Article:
Unity talks between the Palestinian factions Hamas and Fatah ended this week in Qatar without an agreement.
The only item both sides agreed on was to refrain from talking to the media about the negotiations, the Jerusalem Post reported. Ziad al-Thatha, a senior Hamas official who was involved in the unity negotiations, said that both sides would have more talks in the future to discuss “thorny” issues.
“We hope that [Palestinian Authority] President Mahmoud Abbas will comply with the demands of the Palestinians, and agree to partnership [with Hamas] in order to end the division,” al-Thatha said.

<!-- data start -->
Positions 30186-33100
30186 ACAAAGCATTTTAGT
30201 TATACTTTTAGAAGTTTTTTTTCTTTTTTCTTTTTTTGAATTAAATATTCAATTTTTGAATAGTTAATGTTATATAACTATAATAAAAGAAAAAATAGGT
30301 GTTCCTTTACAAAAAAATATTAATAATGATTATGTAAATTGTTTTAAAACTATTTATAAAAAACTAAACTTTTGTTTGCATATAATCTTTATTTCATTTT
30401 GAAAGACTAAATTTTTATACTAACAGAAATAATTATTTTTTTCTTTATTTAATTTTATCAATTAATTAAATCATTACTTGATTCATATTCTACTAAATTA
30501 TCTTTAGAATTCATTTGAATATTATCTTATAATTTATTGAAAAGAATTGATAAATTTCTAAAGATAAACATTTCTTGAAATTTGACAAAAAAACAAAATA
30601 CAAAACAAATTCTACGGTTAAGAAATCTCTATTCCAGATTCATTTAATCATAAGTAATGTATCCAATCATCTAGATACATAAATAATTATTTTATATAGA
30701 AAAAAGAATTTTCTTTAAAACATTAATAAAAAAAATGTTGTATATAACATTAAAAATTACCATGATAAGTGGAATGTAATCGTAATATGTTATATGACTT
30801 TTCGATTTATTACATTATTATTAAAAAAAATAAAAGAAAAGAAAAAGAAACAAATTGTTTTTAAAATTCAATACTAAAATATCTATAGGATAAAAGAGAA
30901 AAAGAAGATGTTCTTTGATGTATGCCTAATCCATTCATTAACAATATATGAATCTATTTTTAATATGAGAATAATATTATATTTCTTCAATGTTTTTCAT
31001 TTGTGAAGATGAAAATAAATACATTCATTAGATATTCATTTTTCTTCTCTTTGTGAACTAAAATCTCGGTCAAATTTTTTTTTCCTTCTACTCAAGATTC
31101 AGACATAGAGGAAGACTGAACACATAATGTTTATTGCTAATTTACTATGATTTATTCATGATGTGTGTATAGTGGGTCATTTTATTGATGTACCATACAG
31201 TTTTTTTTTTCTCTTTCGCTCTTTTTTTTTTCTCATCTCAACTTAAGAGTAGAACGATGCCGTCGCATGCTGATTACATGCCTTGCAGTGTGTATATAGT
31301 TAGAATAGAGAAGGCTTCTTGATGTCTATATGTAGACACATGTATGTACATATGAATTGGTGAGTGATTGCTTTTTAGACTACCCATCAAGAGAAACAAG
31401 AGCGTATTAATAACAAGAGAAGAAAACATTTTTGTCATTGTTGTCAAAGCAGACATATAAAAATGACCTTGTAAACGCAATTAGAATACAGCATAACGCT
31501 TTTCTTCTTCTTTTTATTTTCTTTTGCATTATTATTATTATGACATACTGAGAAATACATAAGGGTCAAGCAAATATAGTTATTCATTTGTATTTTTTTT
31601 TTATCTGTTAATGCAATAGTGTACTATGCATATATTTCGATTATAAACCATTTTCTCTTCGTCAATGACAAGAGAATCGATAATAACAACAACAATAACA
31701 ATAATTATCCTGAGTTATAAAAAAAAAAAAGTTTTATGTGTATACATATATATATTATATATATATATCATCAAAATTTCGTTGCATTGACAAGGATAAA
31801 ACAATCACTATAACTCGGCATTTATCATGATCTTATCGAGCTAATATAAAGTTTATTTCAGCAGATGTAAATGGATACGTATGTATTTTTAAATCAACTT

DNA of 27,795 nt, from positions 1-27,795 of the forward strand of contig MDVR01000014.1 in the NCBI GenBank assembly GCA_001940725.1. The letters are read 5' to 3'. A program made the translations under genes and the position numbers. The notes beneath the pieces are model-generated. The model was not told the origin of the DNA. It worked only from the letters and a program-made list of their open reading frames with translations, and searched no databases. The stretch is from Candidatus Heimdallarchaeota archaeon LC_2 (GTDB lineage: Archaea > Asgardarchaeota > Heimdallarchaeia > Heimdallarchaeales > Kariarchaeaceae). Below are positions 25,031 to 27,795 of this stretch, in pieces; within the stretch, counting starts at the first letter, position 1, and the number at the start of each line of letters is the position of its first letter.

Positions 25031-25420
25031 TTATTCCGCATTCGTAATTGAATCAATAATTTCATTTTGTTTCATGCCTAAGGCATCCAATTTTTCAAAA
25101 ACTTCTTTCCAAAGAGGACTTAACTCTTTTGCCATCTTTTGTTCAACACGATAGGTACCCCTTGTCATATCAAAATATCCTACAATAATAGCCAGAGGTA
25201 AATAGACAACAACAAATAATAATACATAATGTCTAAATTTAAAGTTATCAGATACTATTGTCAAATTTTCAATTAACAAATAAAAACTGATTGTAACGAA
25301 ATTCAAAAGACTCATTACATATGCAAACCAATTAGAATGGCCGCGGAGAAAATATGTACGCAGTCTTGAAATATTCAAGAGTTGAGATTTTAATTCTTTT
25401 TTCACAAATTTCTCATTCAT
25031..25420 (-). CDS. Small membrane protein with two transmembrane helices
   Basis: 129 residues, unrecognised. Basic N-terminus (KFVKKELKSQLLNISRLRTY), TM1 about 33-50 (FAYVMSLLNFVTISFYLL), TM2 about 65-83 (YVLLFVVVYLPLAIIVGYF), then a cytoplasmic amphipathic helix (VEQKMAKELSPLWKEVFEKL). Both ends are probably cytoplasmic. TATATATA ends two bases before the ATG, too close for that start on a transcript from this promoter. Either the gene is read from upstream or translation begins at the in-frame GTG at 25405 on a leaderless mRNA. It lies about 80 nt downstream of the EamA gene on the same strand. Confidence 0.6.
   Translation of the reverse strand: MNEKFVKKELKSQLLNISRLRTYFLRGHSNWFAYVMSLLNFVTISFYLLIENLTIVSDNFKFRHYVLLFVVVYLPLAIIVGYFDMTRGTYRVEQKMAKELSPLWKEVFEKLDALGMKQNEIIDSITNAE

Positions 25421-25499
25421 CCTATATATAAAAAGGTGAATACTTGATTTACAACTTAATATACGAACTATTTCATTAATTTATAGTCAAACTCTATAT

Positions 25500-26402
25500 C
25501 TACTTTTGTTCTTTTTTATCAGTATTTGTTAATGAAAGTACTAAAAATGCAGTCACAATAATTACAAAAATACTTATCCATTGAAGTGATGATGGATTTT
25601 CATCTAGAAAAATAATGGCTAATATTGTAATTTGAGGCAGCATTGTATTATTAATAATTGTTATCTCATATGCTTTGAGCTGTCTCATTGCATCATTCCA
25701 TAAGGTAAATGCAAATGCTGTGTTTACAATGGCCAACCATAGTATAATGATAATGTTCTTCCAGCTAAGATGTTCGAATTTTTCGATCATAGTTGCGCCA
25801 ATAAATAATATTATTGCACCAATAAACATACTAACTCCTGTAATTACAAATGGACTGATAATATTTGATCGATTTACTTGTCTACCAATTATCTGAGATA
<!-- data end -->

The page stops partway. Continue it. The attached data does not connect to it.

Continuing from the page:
Members of the Fatah delegation to Qatar, which was headed by Azzam al-Ahmed and Skher Bsaisso, were scheduled to head back to Ramallah for consultations. Hamas, the terrorist group that rules the Gaza Strip, and Abbas-led Fatah, the ruling party in the West Bank-based Palestinian Authority (PA), have been locked in a bitter dispute since Hamas violently ousted PA security forces from Gaza in 2007.
Numerous rounds of negotiations have taken place between Hamas and Fatah, producing limited agreements, including the formation of a technocratic Palestinian unity government in 2014. That unity government quickly unraveled, and more recent intra-Palestinian negotiations have focused on forming a new unity government as well as holding presidential and parliamentary elections.